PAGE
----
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- Arizona attorney general
Until his death Saturday of a heart attack at age 67, Grant Woods had recently become one of the most popular guests (and an occasional target) on cable news.
Here, after all, was a former Republican office holder speaking bluntly about the dangers his (now former) party poses. He was John McCain’s chief of staff in the Senate, then ran for — and won — the race for Arizona’s attorney general in 1990 focusing on issues like civil rights and the environment that are no longer core to the Republican agenda. He served eight years, gave the most memorable speech at McCain’s funeral and officially flipped parties in 2018.
“The thing about Grant that made him so compelling in this moment is there was no fake outrage,” MSNBC anchor Ali Velshi said. “He wanted politicians to have the courage of their convictions, but to be based in authenticity. He had equal measures of disdain for Republicans and Democrats who prevaricate, mislead, or act in their own interests over those of their constituents, and of Americans.”
Woods was nothing if not brutally honest, for which he occasionally paid a high price. Fox News had a field day over his recent dismissal from the law firm with which he was connected. All because he sent a negative tweet about the Arizona Diamondbacks and called for new management. (“One that cares,” he wrote.) The team’s owner is represented by the law firm. Whoops.
Fortunately, Woods was busy enough. Athletics was just one of many forms of entertainment he enjoyed. Woods played the guitar and even composed music. A few years back, he rounded up a cast of Phoenix-area musicians to record songs that he had written. The album, “Grant Woods’ The Project,” features Lawrence Zubia of the Pistoleros, Scotty Johnson of the Gin Blossoms, Michael Nitro, Walt Richardson, Francine Reed, Hans Olson and Nils Lofgren of the E Street Band, to name a few.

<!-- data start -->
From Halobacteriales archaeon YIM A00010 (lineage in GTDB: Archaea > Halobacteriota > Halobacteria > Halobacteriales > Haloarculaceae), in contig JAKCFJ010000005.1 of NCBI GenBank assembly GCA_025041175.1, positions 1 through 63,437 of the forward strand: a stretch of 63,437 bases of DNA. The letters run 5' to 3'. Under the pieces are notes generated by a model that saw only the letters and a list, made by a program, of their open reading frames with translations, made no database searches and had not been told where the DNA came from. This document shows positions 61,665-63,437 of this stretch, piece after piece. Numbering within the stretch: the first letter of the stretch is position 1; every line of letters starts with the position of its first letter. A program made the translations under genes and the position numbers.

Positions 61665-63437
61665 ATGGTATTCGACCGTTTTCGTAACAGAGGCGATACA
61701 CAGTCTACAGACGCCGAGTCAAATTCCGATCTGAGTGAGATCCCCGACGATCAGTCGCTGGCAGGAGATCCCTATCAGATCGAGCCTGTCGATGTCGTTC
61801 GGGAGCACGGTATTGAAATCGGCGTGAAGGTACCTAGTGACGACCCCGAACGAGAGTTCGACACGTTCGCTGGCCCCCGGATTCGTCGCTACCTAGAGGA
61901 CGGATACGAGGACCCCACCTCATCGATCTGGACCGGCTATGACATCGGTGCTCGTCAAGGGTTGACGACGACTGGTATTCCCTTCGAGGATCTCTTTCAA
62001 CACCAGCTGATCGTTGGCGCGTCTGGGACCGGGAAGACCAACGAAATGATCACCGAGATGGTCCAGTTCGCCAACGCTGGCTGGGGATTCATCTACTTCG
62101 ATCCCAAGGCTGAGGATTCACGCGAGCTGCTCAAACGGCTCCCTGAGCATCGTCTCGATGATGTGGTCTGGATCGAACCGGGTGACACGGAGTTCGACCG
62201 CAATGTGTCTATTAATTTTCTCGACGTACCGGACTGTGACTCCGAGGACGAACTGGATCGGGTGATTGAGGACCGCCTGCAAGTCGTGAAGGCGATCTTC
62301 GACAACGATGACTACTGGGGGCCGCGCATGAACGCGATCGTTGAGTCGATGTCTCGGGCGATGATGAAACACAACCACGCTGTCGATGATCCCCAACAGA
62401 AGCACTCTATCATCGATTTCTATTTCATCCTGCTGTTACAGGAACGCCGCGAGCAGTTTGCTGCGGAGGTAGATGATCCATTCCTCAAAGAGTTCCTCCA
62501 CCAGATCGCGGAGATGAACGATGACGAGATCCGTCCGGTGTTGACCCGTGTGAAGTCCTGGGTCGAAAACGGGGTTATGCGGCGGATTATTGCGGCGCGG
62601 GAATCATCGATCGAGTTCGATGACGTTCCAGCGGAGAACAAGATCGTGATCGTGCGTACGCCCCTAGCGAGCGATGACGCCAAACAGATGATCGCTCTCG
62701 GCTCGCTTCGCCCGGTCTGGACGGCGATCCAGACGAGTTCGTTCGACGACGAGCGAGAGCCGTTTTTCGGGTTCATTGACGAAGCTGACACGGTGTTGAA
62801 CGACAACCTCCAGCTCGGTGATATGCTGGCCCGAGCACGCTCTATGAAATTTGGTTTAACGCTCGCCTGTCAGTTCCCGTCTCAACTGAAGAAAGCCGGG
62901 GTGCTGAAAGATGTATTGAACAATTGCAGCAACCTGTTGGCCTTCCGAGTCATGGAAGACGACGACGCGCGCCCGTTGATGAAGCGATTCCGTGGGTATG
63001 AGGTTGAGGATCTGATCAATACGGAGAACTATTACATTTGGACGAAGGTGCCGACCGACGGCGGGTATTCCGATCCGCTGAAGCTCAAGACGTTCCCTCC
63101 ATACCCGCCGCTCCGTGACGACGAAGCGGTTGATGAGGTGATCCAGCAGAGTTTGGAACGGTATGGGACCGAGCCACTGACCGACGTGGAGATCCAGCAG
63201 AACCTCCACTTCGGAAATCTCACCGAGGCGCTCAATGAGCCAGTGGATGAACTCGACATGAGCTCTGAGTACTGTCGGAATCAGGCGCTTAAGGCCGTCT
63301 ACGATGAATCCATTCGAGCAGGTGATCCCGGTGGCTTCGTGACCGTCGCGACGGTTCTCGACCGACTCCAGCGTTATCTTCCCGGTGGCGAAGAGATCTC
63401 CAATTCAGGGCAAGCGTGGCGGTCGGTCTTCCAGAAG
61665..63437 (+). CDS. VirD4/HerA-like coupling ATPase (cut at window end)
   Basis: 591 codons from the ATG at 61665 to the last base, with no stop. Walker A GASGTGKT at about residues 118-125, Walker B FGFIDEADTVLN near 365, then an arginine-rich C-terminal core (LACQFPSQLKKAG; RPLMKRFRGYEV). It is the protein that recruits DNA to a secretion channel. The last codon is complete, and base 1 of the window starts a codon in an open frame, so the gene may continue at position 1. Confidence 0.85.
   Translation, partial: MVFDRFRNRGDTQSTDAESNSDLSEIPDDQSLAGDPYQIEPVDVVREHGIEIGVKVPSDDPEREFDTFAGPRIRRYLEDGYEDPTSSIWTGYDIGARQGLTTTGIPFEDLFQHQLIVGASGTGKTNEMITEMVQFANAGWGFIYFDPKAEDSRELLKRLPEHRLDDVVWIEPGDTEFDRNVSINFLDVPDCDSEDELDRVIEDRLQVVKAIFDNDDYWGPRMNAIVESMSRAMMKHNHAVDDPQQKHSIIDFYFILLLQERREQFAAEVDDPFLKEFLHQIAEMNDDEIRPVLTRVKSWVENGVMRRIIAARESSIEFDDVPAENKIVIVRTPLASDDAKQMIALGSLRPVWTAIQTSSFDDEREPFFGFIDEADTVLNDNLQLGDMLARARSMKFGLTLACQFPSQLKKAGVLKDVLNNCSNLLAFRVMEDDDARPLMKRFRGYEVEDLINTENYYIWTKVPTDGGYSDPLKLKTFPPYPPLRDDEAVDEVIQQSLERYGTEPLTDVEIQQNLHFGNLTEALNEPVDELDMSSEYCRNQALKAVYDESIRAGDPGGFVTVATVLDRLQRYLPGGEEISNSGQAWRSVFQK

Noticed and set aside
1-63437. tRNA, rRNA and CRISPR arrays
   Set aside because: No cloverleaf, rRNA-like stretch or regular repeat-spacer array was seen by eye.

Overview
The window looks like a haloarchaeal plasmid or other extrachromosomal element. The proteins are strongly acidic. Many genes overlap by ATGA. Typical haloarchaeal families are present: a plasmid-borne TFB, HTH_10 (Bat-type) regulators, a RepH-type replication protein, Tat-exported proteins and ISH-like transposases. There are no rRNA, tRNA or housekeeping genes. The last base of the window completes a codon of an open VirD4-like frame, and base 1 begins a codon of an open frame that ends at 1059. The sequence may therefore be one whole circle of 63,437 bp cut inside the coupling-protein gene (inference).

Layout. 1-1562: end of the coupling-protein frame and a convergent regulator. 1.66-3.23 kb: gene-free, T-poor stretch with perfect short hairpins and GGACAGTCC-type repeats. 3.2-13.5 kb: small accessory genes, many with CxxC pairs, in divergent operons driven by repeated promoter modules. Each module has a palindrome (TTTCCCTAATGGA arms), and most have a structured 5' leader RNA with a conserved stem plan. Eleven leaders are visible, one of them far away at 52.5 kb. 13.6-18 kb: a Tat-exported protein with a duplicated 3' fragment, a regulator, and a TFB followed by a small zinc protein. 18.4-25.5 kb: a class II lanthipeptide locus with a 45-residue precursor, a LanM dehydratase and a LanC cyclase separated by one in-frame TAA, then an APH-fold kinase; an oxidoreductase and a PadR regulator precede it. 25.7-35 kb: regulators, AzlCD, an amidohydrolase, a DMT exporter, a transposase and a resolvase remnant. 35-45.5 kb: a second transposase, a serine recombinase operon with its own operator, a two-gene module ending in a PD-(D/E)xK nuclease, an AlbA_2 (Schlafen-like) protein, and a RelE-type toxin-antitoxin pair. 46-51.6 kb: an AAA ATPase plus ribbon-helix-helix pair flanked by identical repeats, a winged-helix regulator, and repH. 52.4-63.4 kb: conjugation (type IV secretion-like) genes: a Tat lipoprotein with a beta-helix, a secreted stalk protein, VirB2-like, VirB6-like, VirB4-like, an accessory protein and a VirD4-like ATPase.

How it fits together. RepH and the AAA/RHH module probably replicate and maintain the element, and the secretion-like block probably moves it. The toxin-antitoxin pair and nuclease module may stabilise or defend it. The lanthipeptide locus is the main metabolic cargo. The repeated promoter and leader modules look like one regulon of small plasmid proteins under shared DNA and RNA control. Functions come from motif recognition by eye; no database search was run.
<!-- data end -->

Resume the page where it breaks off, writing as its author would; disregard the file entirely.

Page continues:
His favorite artist was Kris Kristofferson. Both went through the process of applying for a Rhodes Scholarship. (Kristofferson got one, Woods was rejected when he refused to take back his claim that Bob Dylan and his ilk were the great poets of the day.) “When Dylan won the Noel Prize for Literature, I wanted to track down the committee members who rejected me,” Grant told me a few months ago. Woods graduated from Occidental College, at which time he had to decide: Would he follow his love of music and stage, or study law? “It was 50/50, but I took the easy way out,” he said about opting for a legal career.
Post-politics, Woods’ true passion was live theater. “There is no other art form that forces you to be so completely in a moment,” he said. “It’s not tomorrow and it’s not yesterday.” He was not just watching it — but writing for it. He wrote a tender piece called “Dear Senator,” a two-character correspondence between a Republican office holder and a young immigrant who grows into one. At the time of his death, his focus was on “The Ghost of John McCain,” a musical about his former boss’ relationship with Donald Trump. That one hopes to have its world premiere in Phoenix. This could be the time.
The play posed challenges, though there is little doubt how Woods felt about its characters. “Yes, John McCain is the hero and, well, Trump is the opposite,” he told me. ”But when all is said and done, the country elected Trump and did not elect McCain.” In other words, the trick will be to tap into why the country was ready for one Republican when it had previously not been ready for the other.
The charismatic Woods went back and forth between CNN and MSNBC, between Arizona and California, and between giving opinions and writing dialogue. “What was unusual and wonderful about Grant is that he had a huge world view,” said friend and playwright Michelle Kholos Brooks (who happens to be daughter-in-law of Mel Brooks). “But he was also able to focus on the heart of individuals in his storytelling.” Talent is in the family: His son, Nicholas, wrote and directed a recent film called “Echoes of Violence.”
Grant Woods succeeded in the world of politics, and was enjoying a crucial second act, bringing the man he loved most to dramatic life. Now, the show will have to go on without him.